As evidenced by the subject alone, the purpose of the HiSET Reading portion of the Language Arts subsection is to evaluate your reading comprehension skills. You will receive a compilation of professionally written works, about which you will answer questions meant to gauge your understanding of the material in multidimensional ways. The selections you’ll receive vary in terms of genres and subjects in order to test your ability to comprehend a wide variety of written materials—just as you will encounter various types of written works throughout your academic, professional, and daily life.
Naturally, reading is a heavily important part of getting by in the world on a day to day basis, regardless of which career path you choose once you enter the professional world. It is also vital to your career as a student, as a lot of the work you will do depends on your capability with reading and comprehending various instructions and written texts. While high school isn’t quite as intensive in terms of the amount of reading expected of you, if you plan to move onto higher education, you will certainly have to juggle reading large volumes of material for several classes—much of which is more complex than what you’ll find in most high school curricula.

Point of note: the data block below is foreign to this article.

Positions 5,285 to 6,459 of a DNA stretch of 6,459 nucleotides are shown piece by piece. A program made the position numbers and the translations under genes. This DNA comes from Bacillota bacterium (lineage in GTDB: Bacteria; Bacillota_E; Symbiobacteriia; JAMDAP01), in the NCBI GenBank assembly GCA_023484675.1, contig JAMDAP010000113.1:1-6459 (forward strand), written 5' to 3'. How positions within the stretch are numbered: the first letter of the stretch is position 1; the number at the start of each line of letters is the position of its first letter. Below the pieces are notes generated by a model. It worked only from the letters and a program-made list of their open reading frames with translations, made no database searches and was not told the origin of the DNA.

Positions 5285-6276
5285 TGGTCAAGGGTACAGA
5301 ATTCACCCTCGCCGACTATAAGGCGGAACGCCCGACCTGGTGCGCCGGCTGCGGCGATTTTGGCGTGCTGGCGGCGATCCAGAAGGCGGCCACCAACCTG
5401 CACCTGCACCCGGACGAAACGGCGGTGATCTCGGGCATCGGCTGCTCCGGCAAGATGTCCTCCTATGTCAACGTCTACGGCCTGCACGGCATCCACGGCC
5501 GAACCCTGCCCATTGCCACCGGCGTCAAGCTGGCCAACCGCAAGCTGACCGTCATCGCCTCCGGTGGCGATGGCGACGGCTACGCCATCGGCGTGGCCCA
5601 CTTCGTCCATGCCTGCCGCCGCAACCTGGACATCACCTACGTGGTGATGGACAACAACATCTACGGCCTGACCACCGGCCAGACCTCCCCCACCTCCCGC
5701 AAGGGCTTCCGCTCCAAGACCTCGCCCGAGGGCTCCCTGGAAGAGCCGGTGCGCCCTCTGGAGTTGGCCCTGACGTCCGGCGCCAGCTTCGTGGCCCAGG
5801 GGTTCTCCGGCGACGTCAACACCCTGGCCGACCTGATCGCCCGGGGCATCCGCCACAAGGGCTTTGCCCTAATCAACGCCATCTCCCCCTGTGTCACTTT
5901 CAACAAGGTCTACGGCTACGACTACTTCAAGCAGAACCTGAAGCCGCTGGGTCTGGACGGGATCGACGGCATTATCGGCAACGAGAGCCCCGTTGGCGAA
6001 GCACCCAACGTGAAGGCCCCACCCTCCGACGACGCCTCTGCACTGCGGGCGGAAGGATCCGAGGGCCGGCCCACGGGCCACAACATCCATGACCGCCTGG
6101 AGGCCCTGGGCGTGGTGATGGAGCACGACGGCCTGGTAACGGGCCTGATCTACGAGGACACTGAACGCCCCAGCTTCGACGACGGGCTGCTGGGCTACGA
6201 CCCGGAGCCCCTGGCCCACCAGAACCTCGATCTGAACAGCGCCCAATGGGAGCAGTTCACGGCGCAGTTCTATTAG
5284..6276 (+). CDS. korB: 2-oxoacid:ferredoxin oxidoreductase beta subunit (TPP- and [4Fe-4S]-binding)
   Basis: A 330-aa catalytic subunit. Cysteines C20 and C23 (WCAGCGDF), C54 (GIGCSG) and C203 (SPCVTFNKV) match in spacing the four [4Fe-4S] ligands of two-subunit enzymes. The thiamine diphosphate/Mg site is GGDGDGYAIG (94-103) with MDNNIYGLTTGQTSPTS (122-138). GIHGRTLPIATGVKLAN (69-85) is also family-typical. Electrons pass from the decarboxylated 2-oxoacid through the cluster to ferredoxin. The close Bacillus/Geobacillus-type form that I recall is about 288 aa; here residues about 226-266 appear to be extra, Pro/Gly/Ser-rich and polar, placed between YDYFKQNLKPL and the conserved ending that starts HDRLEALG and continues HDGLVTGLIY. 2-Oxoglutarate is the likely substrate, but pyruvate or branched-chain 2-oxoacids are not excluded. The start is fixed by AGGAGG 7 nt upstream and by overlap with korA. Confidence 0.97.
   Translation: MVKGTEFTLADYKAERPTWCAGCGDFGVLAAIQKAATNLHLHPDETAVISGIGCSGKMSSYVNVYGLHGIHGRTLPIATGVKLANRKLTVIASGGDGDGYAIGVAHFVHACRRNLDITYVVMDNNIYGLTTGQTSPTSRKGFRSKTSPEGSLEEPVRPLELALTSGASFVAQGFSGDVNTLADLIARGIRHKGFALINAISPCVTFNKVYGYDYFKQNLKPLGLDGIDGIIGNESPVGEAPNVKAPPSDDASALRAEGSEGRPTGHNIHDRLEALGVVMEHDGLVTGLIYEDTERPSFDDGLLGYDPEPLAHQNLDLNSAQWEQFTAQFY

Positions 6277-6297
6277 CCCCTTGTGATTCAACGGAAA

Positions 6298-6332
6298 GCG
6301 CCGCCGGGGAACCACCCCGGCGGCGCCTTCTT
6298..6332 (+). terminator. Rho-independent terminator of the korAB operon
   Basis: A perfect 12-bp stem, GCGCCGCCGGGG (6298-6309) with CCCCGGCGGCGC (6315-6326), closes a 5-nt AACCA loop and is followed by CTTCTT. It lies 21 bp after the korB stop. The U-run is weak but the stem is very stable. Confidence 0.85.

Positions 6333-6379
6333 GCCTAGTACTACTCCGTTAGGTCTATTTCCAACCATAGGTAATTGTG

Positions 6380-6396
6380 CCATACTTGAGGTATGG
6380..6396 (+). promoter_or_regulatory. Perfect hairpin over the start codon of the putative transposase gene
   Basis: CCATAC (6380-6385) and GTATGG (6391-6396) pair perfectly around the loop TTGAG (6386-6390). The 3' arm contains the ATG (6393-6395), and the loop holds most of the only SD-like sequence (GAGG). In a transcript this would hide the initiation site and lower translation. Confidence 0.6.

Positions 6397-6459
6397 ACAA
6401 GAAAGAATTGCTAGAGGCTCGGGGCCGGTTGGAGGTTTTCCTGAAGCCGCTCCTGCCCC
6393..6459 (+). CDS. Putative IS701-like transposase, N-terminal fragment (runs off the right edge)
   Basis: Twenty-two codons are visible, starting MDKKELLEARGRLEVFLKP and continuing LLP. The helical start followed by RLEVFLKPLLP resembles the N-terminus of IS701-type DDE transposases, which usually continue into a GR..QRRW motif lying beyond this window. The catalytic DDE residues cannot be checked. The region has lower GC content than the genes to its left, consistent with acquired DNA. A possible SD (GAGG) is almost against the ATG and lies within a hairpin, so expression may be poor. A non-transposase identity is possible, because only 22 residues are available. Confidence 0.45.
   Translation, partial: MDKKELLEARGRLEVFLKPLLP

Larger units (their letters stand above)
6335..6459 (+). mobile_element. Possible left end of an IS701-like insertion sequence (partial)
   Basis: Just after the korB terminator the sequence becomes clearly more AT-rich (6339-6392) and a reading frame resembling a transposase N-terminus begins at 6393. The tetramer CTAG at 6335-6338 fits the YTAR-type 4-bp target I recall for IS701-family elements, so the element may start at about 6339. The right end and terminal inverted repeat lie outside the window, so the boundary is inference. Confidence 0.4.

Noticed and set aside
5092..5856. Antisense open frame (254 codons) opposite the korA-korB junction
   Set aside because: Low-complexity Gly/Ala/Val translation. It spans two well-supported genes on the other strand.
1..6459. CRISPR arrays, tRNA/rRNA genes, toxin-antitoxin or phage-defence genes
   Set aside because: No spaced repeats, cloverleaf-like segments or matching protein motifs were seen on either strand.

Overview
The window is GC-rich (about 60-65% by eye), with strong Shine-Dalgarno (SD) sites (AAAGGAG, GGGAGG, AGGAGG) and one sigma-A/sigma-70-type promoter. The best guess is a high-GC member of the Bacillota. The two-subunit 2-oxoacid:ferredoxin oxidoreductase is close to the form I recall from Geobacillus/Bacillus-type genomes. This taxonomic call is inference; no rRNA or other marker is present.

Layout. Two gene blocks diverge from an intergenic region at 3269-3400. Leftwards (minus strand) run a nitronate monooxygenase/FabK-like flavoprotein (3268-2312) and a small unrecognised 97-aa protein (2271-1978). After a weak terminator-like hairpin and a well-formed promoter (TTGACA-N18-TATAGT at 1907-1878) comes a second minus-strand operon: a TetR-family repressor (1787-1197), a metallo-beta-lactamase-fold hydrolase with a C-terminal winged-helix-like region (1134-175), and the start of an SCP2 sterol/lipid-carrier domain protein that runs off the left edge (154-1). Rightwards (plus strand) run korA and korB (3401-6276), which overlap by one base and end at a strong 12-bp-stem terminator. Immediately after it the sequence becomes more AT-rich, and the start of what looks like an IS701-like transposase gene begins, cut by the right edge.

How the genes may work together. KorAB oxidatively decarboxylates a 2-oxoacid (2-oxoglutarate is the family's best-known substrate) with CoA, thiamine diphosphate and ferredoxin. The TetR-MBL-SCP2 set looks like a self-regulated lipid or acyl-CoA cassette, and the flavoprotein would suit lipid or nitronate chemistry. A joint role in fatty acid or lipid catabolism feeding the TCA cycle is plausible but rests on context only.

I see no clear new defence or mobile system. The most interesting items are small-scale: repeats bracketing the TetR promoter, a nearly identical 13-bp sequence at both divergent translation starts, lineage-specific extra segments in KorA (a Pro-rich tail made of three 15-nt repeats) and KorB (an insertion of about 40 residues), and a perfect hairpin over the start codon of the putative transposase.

Regardless of what path you choose after obtaining your high school equivalency, we want to ensure you are as prepared as possible for this new environment by helping you earn as high a score as possible. Doing well on this section of the exam will bring you one step closer to continuing on with your future and building a better life and livelihood for yourself. This is why you need a solid foundation in reading and comprehension—to ensure you’re able to perform well in any academic or professional setting.